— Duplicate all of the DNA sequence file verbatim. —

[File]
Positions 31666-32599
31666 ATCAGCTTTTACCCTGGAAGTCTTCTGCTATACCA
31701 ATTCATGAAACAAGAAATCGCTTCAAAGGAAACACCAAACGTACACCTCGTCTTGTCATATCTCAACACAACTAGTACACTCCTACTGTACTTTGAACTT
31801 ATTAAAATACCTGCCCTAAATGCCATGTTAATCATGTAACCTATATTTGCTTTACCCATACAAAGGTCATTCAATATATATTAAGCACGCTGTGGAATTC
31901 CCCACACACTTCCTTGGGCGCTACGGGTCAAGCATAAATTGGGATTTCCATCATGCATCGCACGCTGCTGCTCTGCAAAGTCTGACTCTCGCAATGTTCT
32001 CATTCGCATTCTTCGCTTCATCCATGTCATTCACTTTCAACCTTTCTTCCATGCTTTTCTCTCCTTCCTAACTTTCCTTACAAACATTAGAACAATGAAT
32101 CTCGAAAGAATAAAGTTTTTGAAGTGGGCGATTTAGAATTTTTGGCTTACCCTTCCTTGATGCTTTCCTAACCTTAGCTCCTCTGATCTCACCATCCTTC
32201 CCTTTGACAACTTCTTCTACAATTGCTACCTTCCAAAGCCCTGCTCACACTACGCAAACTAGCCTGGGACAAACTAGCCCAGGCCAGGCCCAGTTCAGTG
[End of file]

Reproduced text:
Positions 31666-32599
31666 ATCAGCTTTTACCCTGGAAGTCTTCTGCTATACCA
31701 ATTCATGAAACAAGAAATCGCTTCAAAGGAAACACCAAACGTACACCTCGTCTTGTCATATCTCAACACAACTAGTACACTCCTACTGTACTTTGAACTT
31801 ATTAAAATACCTGCCCTAAATGCCATGTTAATCATGTAACCTATATTTGCTTTACCCATACAAAGGTCATTCAATATATATTAAGCACGCTGTGGAATTC
31901 CCCACACACTTCCTTGGGCGCTACGGGTCAAGCATAAATTGGGATTTCCATCATGCATCGCACGCTGCTGCTCTGCAAAGTCTGACTCTCGCAATGTTCT
32001 CATTCGCATTCTTCGCTTCATCCATGTCATTCACTTTCAACCTTTCTTCCATGCTTTTCTCTCCTTCCTAACTTTCCTTACAAACATTAGAACAATGAAT
32101 CTCGAAAGAATAAAGTTTTTGAAGTGGGCGATTTAGAATTTTTGGCTTACCCTTCCTTGATGCTTTCCTAACCTTAGCTCCTCTGATCTCACCATCCTTC
32201 CCTTTGACAACTTCTTCTACAATTGCTACCTTCCAAAGCCCTGCTCACACTACGCAAACTAGCCTGGGACAAACTAGCCCAGGCCAGGCCCAGTTCAGTG